We grounded conceptualization of pregnancy preferences and the development of the DAP scale in preference constructionist theory from psychology and behavioral decision science,26 as well as item response theory, or item response modeling (IRM) from measurement science.27–29 In contrast to rational choice models, preference construction theory posits that individuals often do not have clear preferences, particularly preferences that involve complex choices or are context-specific. When called upon to express a preference, however, uncertain individuals will construct a preference (as opposed to drawing one from memory). The approach aligns with Bachrach and Morgan’s cognitive-social model in which intentions are typically formed only when circumstances motivate one,30 and Johnson-Hanks’s arguments about the contingency of preferences given the uncertainty of the future.31 IRM, similarly, is based on the premise that individuals hold attitudes and attributes that are unobservable.29 However, in responding to scale items, these latent traits become manifest through the individual’s responses. When administering a psychometric measure with items assessing feelings and thoughts about a potential pregnancy or child, individuals will construct a preference, which is then manifest to observers in the items’ responses.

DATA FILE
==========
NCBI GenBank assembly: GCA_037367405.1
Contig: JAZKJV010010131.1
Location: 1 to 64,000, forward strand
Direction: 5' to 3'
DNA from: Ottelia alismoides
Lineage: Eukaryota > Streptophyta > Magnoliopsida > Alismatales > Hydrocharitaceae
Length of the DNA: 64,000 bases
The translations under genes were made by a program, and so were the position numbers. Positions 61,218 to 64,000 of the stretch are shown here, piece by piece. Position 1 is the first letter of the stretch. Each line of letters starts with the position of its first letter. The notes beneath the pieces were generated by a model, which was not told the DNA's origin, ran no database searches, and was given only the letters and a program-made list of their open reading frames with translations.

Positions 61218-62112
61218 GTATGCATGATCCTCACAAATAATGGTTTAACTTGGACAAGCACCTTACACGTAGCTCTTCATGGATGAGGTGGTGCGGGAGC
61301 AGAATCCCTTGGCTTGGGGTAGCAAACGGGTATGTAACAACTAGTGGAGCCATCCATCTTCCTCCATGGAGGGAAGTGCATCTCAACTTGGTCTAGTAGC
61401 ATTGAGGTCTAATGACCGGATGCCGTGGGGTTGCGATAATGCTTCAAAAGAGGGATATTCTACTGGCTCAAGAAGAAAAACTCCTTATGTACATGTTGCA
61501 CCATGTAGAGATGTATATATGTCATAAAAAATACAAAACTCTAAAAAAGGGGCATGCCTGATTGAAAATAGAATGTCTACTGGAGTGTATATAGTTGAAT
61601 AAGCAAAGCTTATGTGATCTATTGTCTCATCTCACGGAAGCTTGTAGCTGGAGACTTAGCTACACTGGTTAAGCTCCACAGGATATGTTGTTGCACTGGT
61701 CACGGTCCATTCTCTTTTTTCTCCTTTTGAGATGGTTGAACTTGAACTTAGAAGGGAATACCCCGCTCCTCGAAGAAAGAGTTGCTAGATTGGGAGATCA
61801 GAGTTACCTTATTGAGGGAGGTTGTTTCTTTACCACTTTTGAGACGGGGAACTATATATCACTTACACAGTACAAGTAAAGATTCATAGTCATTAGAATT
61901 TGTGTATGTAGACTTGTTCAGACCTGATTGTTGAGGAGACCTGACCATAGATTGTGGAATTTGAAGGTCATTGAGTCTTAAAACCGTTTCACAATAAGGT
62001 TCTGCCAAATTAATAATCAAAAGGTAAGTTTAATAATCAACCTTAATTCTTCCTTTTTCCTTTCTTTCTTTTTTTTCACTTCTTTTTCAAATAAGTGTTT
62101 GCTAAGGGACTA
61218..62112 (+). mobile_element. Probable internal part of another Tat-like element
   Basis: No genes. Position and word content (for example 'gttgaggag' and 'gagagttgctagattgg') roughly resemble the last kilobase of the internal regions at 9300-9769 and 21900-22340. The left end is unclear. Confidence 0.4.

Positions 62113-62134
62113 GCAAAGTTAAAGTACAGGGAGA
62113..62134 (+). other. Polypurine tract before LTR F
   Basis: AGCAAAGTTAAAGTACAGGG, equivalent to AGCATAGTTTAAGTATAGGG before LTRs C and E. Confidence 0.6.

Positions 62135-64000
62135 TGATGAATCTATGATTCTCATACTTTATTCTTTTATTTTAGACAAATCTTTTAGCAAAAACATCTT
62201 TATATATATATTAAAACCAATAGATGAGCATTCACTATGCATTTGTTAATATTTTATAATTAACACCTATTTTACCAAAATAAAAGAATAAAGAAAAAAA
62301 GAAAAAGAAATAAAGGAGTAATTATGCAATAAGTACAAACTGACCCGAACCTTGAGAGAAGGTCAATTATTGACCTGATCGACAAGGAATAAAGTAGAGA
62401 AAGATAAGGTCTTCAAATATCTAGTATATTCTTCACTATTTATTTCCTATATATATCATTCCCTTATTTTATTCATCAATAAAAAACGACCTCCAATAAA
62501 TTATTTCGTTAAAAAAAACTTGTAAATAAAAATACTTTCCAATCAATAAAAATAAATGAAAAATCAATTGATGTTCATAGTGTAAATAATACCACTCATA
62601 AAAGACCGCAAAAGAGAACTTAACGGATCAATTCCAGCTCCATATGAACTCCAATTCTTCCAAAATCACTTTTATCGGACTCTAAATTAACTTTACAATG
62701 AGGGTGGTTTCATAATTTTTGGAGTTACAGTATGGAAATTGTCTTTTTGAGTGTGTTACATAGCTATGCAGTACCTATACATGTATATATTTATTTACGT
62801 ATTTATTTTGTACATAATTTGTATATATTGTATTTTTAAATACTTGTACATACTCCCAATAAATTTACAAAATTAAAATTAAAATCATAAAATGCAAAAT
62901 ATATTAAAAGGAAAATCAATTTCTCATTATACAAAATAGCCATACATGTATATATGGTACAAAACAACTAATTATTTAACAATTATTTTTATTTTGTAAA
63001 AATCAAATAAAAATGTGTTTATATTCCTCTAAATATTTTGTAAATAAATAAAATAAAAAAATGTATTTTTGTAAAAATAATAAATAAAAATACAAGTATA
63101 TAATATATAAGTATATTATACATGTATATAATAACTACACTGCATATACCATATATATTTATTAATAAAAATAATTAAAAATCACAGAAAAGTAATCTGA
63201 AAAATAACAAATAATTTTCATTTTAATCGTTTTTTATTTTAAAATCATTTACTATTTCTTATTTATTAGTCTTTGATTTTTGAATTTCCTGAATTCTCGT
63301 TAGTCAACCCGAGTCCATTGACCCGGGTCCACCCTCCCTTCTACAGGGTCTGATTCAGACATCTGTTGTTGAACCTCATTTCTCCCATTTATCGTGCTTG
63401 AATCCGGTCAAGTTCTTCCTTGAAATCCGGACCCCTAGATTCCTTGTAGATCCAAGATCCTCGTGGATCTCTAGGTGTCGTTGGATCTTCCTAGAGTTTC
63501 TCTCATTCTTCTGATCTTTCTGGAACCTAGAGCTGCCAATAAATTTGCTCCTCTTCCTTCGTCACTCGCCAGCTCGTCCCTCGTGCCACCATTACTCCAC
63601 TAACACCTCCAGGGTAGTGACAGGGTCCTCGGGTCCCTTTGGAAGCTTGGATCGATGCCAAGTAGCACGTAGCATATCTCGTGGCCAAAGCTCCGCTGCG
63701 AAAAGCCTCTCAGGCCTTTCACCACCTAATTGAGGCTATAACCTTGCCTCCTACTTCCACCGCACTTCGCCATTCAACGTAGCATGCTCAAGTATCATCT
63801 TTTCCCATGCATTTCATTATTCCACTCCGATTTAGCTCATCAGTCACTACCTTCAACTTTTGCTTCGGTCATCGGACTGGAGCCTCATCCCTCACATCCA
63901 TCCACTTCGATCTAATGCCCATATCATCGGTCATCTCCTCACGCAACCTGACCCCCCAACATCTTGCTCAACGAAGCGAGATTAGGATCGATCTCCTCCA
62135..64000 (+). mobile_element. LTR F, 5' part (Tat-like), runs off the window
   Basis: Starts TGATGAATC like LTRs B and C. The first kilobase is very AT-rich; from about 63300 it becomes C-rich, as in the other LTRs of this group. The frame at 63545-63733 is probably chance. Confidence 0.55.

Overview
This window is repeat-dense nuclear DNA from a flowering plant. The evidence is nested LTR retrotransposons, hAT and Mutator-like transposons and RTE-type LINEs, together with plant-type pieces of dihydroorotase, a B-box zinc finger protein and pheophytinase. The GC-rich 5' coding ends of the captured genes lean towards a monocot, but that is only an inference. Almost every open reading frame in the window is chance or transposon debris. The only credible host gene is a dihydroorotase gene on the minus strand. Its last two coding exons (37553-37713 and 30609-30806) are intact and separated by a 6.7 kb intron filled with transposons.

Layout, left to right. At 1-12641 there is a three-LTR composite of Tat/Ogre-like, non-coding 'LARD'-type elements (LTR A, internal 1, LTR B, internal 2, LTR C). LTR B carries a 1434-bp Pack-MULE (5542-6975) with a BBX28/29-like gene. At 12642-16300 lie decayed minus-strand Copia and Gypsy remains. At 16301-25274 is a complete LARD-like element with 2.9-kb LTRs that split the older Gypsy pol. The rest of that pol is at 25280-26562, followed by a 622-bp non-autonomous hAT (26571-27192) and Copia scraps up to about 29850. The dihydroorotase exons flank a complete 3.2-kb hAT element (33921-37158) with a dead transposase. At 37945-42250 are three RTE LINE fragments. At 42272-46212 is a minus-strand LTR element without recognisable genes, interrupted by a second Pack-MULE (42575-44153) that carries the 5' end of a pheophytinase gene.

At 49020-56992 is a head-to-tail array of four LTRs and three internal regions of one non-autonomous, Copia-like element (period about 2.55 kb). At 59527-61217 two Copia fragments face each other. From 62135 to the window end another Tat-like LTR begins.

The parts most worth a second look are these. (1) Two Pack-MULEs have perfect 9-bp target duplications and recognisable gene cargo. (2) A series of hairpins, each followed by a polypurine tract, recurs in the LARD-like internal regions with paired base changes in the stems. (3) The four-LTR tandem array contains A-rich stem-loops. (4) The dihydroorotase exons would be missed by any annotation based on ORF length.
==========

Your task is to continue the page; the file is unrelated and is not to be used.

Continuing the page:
These theories are reflected in key conceptual features of the DAP measure. First, we state deliberately that the instrument measures pregnancy “preferences” vs. “intentions,” recognizing that uncertainty and ambiguity are legitimate stances when it comes to pregnancy. We treat preferences as latent and unobservable, allowing them to be either conscious or unconscious and multifaceted (eg, heart vs. mind, cognitive vs. affective). We include a middle response category (neither agree nor disagree), acknowledging that not having a preference regarding an item is a legitimate stance. Items cover considerations about both pregnancy and childbearing.15,32 Furthermore, instead of focusing on the desire for pregnancy, we focused the scale on desire to avoid pregnancy, which is more relevant to addressing “unintended” pregnancy and directing contraceptive services to those in need. Responses are coded so that a higher score indicates a stronger desire to avoid pregnancy. Finally, recognizing that preferences about pregnancy can change over time based on life circumstances, we used a relatively short time frame: 3 months for a possible pregnancy and 1 year for a new baby.33,34